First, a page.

Tennessee Bill Adding Rape Exception to State Abortion Ban Will Probably Fail

Republican lawmakers appear to be stonewalling the bill because they fear retaliation from top anti-abortion groups.

Tennessee Bill Adding Rape Exception to State Abortion Ban Will Probably Fail
Photo:The Washington Post (Getty Images)

Earlier this month, Tennessee Republicans introduced a bill to add a rape exception to the state’s abortion ban—with the condition that victims who “lie” about being raped to access abortion care could be sentenced to up to three years in prison. But on Monday, ahead of a state Senate Judiciary Committee vote on whether to advance the bill (SB857 in the state Senate and HB1440 in the state House) this week, state Sen. Ferrell Haile (R) told local media that upon “surveying” the committee, he learned the bill “[does] not [have] enough support to pass” as most Republican lawmakers oppose adding the exception.

Lorraine McGuire, vice president of community relations and development at the Sexual Assault Center, says it’s “mind-blowing” how much pressure lawmakers have faced from anti-abortion groups to reject the bill. “Most Tennesseans—65 to 80%—believe in exceptions, and so the lawmakers that are opposing this out of fear of [anti-abortion group] Right to Life retaliating, are not actually representing their constituents,” McGuire said. “The majority does believe in a compassionate Tennessee.”

McGuire says that shortly after the bill became public, she met with Haile and state Rep. Iris Rudder (R)—who introduced it in the House—regarding the language that would threaten to criminalize survivors, and they reached an agreement to remove it over the weekend. She adds that lawmakers also agreed to remove a “retraumatizing” requirement that survivors seeking abortion must report their rape to law enforcement, instead mandating that they seek services from a sexual assault center.

“It’s an imperfect bill,” McGuire told Jezebel, noting its “gestational limits.” The bill specifies that child rape victims who are 12 or younger can get an abortion up to 10 weeks into their pregnancy, while children and adults who are 13 or older can have an abortion at up to eight weeks. Overall, the exception “needs to be more accessible.” But she believes it’s still a step in the right direction, and she’s shocked that this basic support for survivors is meeting such intense opposition.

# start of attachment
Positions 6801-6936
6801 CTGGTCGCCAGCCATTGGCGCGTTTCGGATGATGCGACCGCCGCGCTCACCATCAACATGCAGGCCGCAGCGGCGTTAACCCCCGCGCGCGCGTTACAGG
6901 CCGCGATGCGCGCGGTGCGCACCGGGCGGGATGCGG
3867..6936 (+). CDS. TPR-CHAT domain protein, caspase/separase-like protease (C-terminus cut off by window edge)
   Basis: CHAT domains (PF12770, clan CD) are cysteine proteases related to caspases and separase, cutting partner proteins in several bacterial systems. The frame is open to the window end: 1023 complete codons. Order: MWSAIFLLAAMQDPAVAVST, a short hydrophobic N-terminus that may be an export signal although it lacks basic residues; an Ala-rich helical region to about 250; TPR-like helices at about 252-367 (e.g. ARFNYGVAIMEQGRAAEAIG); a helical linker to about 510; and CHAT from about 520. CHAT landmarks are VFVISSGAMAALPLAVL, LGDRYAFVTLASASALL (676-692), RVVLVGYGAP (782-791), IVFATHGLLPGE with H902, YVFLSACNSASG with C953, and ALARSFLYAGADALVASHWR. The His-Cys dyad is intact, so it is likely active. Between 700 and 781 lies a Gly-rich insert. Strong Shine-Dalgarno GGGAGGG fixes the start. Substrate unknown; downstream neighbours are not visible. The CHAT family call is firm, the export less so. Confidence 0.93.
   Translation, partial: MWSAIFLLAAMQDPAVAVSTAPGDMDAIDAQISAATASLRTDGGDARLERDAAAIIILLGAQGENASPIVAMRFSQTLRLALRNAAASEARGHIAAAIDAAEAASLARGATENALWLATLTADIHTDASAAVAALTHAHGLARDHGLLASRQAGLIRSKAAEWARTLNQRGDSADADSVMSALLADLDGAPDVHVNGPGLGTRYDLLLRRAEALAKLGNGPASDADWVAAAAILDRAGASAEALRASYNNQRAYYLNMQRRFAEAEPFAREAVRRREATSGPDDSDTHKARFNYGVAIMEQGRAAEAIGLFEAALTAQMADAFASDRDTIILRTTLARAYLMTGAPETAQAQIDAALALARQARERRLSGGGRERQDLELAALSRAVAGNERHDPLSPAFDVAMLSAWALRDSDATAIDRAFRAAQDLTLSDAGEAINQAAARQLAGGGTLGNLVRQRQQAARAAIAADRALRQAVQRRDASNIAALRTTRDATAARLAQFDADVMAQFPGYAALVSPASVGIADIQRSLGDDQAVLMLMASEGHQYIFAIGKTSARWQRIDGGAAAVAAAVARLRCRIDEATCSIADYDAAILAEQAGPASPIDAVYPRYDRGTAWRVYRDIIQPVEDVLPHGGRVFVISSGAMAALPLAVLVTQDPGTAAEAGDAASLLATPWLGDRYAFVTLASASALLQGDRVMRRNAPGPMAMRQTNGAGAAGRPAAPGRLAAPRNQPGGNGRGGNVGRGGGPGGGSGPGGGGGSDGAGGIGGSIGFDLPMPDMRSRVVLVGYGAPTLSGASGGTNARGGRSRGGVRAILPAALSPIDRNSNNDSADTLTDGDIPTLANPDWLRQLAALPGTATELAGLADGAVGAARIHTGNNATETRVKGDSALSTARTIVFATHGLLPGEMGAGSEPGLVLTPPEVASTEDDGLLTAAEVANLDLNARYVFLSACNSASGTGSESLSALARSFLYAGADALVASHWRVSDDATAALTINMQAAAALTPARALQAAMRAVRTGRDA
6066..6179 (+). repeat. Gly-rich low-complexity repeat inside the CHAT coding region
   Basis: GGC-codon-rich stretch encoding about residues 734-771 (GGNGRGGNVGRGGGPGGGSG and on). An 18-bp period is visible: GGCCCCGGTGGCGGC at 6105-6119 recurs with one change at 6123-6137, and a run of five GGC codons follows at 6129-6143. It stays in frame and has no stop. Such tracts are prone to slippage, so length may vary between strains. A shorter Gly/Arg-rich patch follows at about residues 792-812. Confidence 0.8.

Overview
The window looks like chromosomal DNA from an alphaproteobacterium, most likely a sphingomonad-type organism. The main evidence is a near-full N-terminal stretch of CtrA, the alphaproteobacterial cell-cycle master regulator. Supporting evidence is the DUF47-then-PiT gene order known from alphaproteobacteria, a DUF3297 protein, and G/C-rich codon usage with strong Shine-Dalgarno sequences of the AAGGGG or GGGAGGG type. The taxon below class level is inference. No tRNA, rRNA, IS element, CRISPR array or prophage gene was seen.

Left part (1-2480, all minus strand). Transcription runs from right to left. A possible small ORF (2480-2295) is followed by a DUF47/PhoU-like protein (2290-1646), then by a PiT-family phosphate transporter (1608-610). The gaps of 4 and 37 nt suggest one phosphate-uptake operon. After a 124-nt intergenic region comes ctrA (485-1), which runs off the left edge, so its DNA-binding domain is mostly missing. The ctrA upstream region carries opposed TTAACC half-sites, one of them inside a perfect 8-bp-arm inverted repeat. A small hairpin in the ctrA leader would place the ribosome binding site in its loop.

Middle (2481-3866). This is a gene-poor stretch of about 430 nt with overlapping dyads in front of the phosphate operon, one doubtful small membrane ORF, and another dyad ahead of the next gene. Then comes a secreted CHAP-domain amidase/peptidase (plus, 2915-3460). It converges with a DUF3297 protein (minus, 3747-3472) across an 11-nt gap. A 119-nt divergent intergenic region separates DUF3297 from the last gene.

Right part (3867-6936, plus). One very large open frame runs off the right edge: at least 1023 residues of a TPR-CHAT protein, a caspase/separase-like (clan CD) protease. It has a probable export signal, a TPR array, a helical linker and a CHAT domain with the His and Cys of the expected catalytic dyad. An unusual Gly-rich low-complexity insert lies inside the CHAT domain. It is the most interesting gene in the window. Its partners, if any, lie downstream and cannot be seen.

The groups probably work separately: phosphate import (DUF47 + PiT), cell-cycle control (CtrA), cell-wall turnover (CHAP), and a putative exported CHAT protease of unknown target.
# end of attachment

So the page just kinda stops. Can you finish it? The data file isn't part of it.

SB857/HB1440 has been the subject of widespread controversy because its original iteration promised to punish and imprison sexual assault victims for seeking health care, as survivors are systematically disbelieved in the criminal legal system. They’re often even threatened with criminalization when they report their assailant, and face disproportionately high rates of incarceration. Survivors of violence have also historically been criminalized for their pregnancies.

The original bill further required rape victims who do qualify for abortion care to submit “a sample of the embryonic or fetal tissue extracted during the abortion” to the Tennessee Bureau of Investigation for “investigation into the offense,” threatening them with criminal investigation even if they are believed.

Haile told local media outlet WKRN on Monday that the bill “will require continued discussion,” and “in particular, I want the discussion to continue around children that are raped.” He added, “Being pro-life is more than being anti-abortion! I believe this is a pro-life bill.” Of course, despite his claims to care for children, the bill refers to child rape victims as young as 12 as “women,” legally regarding them as adults.

In effect, rape exceptions are “entirely disingenuous,” Destini Spaeth, who helps run the North Dakota-based Women In Need abortion fund, told Jezebel earlier this month, referring to SB587/HB1440. They’re merely “PR for anti-abortion politicians” while serving as a “deterrent” to survivors, and present “just another round of violation of their autonomy within the health care system, within a police and judicial system that routinely hurts survivors.”

Abortion bans are a form of gender-based violence perpetrated by state governments, and advocates say this inflicts trauma and substantial health risks on abortion seekers—whether or not they’re survivors. There are severe limits to what rape exceptions achieve to address this. But it’s telling—and frightening—that even still, Tennessee lawmakers remain unwilling to consider adding one.

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